Glossary of Footwear Terminology, I
The estimated edge of the footprint made by the sole of a shoe. [Thornton/Swann,
A decoration made by a sharp edged tool.
Coloring the sole - painting the edges with India red [Holme, 1688], or with a bit of
whalebone dipped in ink. [Devlin, 1840]
Leather lining in direct contact with the foot. the customer can specify that it should
cover the whole of the insole, three-quarters of it, or only a quarter (under the heel).
Medieval Latin. Thomas Wright, in his commentary on John of Garland, Dictionarius,
refers to Empeignes, Enpenyes. Possibly the Vamp.
(also “the Sewing” Modern terms include: Internal seam)
Inseaming ("The Sewing")
The seam connecting the insole and the overleather, and welt if there is one.
Archaeologists sometimes refer to this seam as an internal seam on turn-shoes.
- (v) To sew the Inseam (1).
- "Sewing on the sole" Sewing the Insole to the welt or rand. [Holme, 1688]
- The sewing together of uppers, insole and welt. [Goubitz, 2001]
- A piece of leather which has been joined to either the vamp or quarters to make up any
missing pieces in the pattern. [Grew/deNeergaard, 1988]
- Added piece of leather which fills out or completes the shape of the upper's cutting
pattern. [Goubitz, 2001]
- A piece of material of varying shapes which is inserted, usually by stitching.
- Also now commonly used to refer to any number of orthopedic devices placed inside the
shoe, as opposed to attachments or modifications to the outside. Cookies are a common
The tip of a patten footstrap from the medial side which is passed through a slot on
the lateral patten strap and secured with a metal pin. [Goubitz, 2001]
(also Inner Sole, In-Soal, In Sole)
The inner-most sole of a shoe, that the Overleather and Welt (if
any) are attached to. For a single soled shoe, the Insole is also the
Outer sole. Do not confuse the Insole with the Sock.
- The inside bottom part of a shoe on which the foot rests, sometimes referred to as
"the foundation of the shoe", although this is only true of Welted shoes (q.v.).
[Thornton/Swann, 1983][Webber, 1989] or Pegged and Channeled and so on .
- In a Turnshoe (q.v.), especially before 1600, the shoe may not have an Insole,
with the foot resting on the inner flesh surface of the sole. However, some evidence
has been found for the occasional use of a separate inner sole, to protect the foot and
the seams. [Webber, 1989] (See Sock Lining)
- In Sole [Holme, 1688][Devlin, 1840]
- In-soal [Martin, 1745]
- In modern shoes, A interior padding for your feet. Most are removable.
[www.eastbay.com/help/glossary] (See Sock Lining)
- The foundation of the shoe: a piece of leather between one-tenth and one-seventh of an
inch (2.5-3.5 mm) thick, depending on the robustness of the shoe, on which the shoe is
built. The initial stage is to nail the insole to the last. A feather is then formed with
the gouge. [Vass]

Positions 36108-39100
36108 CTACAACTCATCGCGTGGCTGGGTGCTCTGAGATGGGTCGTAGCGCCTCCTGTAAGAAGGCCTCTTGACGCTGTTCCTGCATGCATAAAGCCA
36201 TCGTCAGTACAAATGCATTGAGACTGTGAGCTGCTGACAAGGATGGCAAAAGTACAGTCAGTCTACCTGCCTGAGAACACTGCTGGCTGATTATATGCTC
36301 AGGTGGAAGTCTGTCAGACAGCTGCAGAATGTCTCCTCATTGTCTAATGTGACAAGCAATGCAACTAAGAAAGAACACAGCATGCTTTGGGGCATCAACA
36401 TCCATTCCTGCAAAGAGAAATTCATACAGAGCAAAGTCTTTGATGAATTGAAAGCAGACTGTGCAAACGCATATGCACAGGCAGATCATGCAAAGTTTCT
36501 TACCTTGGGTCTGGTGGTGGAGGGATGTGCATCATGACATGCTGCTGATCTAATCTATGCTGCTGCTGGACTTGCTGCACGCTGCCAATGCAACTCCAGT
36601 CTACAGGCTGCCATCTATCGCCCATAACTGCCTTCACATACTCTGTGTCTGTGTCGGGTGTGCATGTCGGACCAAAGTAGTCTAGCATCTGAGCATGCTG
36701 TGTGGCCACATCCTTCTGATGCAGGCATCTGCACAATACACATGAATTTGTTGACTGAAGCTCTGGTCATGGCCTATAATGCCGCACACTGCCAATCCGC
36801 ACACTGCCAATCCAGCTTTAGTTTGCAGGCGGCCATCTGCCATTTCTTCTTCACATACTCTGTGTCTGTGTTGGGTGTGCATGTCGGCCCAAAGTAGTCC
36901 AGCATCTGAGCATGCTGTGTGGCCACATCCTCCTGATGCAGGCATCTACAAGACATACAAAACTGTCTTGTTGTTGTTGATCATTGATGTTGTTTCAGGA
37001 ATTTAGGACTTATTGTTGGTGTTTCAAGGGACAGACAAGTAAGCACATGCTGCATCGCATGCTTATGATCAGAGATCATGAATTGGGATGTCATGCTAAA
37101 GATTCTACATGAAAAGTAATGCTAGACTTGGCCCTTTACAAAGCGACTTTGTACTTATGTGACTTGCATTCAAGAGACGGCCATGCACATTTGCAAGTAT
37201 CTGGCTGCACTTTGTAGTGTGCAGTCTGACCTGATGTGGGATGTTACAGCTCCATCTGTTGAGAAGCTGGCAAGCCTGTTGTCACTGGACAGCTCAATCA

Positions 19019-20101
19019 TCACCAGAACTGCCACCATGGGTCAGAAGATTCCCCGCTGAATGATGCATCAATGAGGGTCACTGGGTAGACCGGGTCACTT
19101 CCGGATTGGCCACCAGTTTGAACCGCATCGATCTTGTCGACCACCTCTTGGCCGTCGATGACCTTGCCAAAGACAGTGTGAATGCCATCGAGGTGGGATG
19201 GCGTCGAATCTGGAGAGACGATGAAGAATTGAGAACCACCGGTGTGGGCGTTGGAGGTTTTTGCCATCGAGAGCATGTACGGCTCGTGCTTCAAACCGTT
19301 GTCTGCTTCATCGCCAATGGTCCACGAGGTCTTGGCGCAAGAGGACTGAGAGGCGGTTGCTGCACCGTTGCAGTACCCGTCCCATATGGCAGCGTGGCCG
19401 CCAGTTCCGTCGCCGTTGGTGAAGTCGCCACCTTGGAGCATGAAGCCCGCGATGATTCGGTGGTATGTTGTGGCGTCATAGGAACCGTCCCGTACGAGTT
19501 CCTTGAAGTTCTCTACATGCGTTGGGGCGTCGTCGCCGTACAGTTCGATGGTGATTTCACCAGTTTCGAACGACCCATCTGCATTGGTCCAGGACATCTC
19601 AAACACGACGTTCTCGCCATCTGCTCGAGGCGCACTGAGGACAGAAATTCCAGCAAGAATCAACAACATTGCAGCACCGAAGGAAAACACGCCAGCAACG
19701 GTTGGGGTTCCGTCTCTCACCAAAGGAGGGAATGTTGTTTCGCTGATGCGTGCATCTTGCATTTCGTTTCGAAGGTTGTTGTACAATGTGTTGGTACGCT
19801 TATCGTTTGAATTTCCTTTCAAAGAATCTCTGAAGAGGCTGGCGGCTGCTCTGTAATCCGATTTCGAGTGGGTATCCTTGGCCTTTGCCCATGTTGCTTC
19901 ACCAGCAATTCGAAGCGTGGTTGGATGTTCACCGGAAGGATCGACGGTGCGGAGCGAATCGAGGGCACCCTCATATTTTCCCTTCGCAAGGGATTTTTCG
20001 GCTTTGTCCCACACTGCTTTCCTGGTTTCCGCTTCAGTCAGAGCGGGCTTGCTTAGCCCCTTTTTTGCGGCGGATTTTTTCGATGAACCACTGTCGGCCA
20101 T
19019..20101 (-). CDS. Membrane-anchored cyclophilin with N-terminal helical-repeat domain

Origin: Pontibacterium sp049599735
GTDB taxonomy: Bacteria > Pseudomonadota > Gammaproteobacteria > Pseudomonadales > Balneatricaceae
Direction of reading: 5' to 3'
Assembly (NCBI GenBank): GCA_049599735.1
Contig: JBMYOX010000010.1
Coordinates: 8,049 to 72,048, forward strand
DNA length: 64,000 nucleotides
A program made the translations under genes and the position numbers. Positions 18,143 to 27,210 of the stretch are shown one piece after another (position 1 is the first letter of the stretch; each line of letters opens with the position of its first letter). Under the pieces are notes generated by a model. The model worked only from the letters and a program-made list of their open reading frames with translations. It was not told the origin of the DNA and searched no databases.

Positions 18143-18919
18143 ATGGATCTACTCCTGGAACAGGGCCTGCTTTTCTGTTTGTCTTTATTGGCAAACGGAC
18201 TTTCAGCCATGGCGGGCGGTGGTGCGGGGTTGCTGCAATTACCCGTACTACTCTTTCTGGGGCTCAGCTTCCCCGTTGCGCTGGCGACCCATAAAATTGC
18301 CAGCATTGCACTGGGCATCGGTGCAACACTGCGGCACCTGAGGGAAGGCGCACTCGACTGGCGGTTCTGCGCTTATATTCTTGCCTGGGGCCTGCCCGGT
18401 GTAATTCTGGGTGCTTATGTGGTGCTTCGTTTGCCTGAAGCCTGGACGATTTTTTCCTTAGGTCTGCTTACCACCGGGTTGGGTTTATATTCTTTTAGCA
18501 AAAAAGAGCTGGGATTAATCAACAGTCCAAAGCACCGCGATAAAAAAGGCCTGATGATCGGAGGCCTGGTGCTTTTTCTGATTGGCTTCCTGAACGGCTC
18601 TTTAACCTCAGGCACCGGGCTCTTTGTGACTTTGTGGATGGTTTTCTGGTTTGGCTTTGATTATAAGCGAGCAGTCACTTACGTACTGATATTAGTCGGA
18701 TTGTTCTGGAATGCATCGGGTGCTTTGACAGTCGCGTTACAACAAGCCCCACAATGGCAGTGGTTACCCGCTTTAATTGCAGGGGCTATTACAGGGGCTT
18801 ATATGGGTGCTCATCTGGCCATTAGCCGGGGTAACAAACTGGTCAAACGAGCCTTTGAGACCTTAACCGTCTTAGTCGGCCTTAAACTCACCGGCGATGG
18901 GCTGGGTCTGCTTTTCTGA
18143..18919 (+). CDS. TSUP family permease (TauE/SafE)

- The sole upon which the foot rests, found in the interior of the shoe. [Goubitz, 2001]
Uses a split hold to close the uppers, with or without a welt. It is then rubbed flat and
the welt trimmed off. [Devlin, 1840]
A loose, sole-shaped insole covering. [Goubitz, 2001] (See Sock lining)
- The a vaguely defined
area on top of the foot over the metatarsals up front of the ankle joint. Also
the corresponding area on a shoe and on a Last.
- A rather imprecise area on top of the foot approximately halfway between the rear of the
toes and the ankle joint. [Webber, 1989][Grew/deNeergaard, 1988]
- The name is also incorrectly used for the arch or waist of the foot underneath.
- Of a foot or shoe: a rather imprecisely defined area on top of the foot between the rear
of the toes and the ankle joint. [Goubitz, 2001]
- In shoemaking, the instep is the area from the base of the metatarsals to a point level
with the ankle bone on the front of the upper part of the foot.
Instep strap (Bar)
Laminated leather fittings routinely lashed temporarily on top of the instep of
a comb-last with a thread ligature to bring it up full to girth measure,
vary/adjust its girth measurements, and removed first to facilitate the last's
removal from the finished shoe or boot. These can then be adjusted to further
increase the girth by the introduction of wedges. Instep leathers cover the
instep of the last, while a shover reaches to the toe of the last, and are meant
to help facilitate the removal of lasts in closed front, pull on boots, and so
are after the medieval period. It is not known if instep leathers or shovers
were used in the Middle Ages, although there is evidence to suggest they could
A fastening that goes over the instep.
A toggle placed on the vamp, on top of the instep [Goubitz, 2001]
- Sometimes used to refer to the Inseam joining the upper and the sole on a turnshoe
- A term used to describe when the seam is on the inside, and the method of construction
can not be identified. [Webber, 1989]
- Upper seam with threads visible on the interior of the shoe, used for shoes of all
periods, though external seams can be found on post-16th-century footwear. [Goubitz, 2001]
Reinforcement leather pieces on the inside of the shoe; after 1500 also external
reinforcements occur on some shoes and boots. [Goubitz, 2001]
- A unit of measurement used to determine the thickness of a shoe's sole. It is equal to
- An Americanism for a Crimp Screw (q.v.)
- General term for the metal strips nailed under a wooden sole or stilts as a protection
against wear and slipping; occasionally the long piked toe of a wooden patten may also
have a protective iron. [Goubitz, 2001]
- The metal tools, like punches and stamps, used for the decoration of leather. [Goubitz,
A solution of iron filings and vinegar, which, when used on tanned leather, turns
it black. [Saguto]. May be the same as Coperas water.
(See Last, Repair)
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Footwear of the Middle Ages - Glossary of Footwear Terminology I,
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